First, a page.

Ramblin’ Lou & the Family Band

       By Steve Cichon
       steve@buffalostories.com
       @stevebuffalo


Excerpt from 100 Years of Buffalo Broadcasting 


“The big man with the gentle voice and the white Stetson.”

There’s no doubt who Buffalo News reporter Dan Herbeck was describing– but Buffalo’s pioneer of country music, Ramblin’ Lou Schriver. He’s performed at the Grand Ole Opry and he and his wife Joanie Marshall are in the Country Music Hall of Fame.  But it all started much more simply than that.

As a senior at Tonawanda High, Lou Schriver walked into the brand new WJJL Radio in the Elks Building in Niagara Falls and asked for an on-air try-out.

The station manager liked the sound, and offered Lou the chance at a daily, unpaid show.

He was driving his 1933 Ford to the station every day before school for a 15-minute program of “hillbilly music,” and it caught on.

Ramblin’ Lou for Milk for Health

“When I started, country music was not the thing. In the early days, more people ridiculed it,” said Schriver in 1978. “But I was very proud to be called country.”

The grandson of “an old-time Pennsylvania fiddler who rode through the hills looking for dances to play,” Lou spent the next 17 years on the radio in Niagara Falls, and building an audience for country music all across Western New York.

“I love the music. I love the people who love the music. The kind of people who like country music are down-to-earth. There’s nothing put-on about them,” said Lou, who came to Buffalo in 1964 to help build a country sound for WWOL Radio as the station’s program director.

Joanie Marshall, also known as Mrs. Lou Schriver, grew up in Cheektowaga—but she, too, is all country. She was nine months pregnant when she played her double-necked electric guitar with Buck Owens when the country legend played on a Buffalo stage.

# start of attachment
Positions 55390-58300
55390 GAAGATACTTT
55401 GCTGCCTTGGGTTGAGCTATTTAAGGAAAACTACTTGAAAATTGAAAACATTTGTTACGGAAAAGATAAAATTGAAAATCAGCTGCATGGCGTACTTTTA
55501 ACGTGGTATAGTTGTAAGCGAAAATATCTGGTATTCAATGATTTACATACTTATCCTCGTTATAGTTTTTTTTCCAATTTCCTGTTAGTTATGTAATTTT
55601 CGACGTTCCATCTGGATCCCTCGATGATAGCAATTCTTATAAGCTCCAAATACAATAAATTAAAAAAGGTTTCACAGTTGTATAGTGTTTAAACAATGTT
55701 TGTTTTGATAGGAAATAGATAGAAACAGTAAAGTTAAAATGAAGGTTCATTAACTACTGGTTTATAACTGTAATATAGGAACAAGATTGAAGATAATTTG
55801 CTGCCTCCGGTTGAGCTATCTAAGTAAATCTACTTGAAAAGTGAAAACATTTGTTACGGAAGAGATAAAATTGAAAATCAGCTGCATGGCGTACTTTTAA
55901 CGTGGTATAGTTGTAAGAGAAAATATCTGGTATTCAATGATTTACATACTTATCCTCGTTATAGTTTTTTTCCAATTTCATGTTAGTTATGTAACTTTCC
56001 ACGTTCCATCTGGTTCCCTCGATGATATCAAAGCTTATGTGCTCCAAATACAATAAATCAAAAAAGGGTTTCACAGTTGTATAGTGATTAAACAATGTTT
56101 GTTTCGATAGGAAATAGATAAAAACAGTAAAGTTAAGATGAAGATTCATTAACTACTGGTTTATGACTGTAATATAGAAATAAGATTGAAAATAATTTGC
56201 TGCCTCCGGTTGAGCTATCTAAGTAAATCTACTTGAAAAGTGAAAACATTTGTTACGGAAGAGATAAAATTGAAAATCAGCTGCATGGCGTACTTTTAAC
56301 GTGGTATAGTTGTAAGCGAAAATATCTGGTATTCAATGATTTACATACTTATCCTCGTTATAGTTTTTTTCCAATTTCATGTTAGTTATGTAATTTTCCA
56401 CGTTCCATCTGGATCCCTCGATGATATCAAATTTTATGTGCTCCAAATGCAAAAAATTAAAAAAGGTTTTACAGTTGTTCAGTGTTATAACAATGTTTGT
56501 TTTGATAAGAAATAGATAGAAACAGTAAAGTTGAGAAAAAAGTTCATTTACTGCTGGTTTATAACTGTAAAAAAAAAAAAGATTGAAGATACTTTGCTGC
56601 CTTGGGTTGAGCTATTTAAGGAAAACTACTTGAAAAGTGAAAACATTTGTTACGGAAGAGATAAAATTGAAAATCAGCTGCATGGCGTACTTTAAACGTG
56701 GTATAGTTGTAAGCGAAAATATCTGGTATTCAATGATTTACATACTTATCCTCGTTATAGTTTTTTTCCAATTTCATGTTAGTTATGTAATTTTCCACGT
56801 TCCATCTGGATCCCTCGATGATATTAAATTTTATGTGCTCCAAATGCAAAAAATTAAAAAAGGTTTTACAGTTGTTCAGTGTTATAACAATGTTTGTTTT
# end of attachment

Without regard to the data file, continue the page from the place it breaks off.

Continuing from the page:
She felt a little woozy during the show, but glowed in the big applause from the audience and praise from Owens on the stage.

Only hours later, Ramblin’ Lou rushed his wife to the hospital, and Lou Jr. was born.

The Schrivers have always made their music and their business a family affair. Early on, the band included Lou, Joanie, Joanie’s dad “Bashful Eddie” Marshall on the bass, legendary side man “Accordion Zeke” Cory, Don Atkinson on drums and Bill Dyet on the steel guitar. They played gigs around the region together, and also on “The WGR Jamboree” on Ch.2.

In 1970, the Schrivers bought WMMJ Radio from Stan Jasinski, who was selling the station he built on William Street in Lancaster to pour his resources into the television station he was starting, WUTV-TV Ch.29.

Among the radio station’s first employees was Accordion Zeke—who became a WXRL Account Executive.

Lou Jr. eventually joined the “family band” on drums. Daughter Lori Ann plays the fiddle, and Lynn Carol Schriver sings and plays electric piano. Through the 80s, Linda Lou was the receptionist at WXRL and a featured singer in the family band. She started singing with the band at age 4 on Ch.2, and at 13 replaced her grandpa on the bass in the band.

“The family that plays together, stays together,” said Lou, who always treated everyone like family, and had associations that stretch more than four decades with The Erie County Fair, Milk for Health, Tops, and a host of other sponsors.

The Schrivers at WXRL, 1970.


This page is an excerpt from  100 Years of Buffalo Broadcasting by Steve Cichon

The full text of the book is now online.

The original 436-page book is available along with Steve’s other books online at The Buffalo Stories Bookstore and from fine booksellers around Western New York. 

©2020, 2021 Buffalo Stories LLC, staffannouncer.com, and Steve Cichon

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Steve Cichon

Steve Cichon writes about Buffalo’s pop culture history. His stories of Buffalo's past have appeared more than 1600 times in The Buffalo News. He's a proud Buffalonian helping the world experience the city he loves. Since the earliest days of the internet, Cichon's been creating content celebrating the people, places, and ideas that make Buffalo unique and special. The 25-year veteran of Buffalo radio and television has written five books and curates The Buffalo Stories Archives-- hundreds of thousands of books, images, and audio/visual media which tell the stories of who we are in Western New York.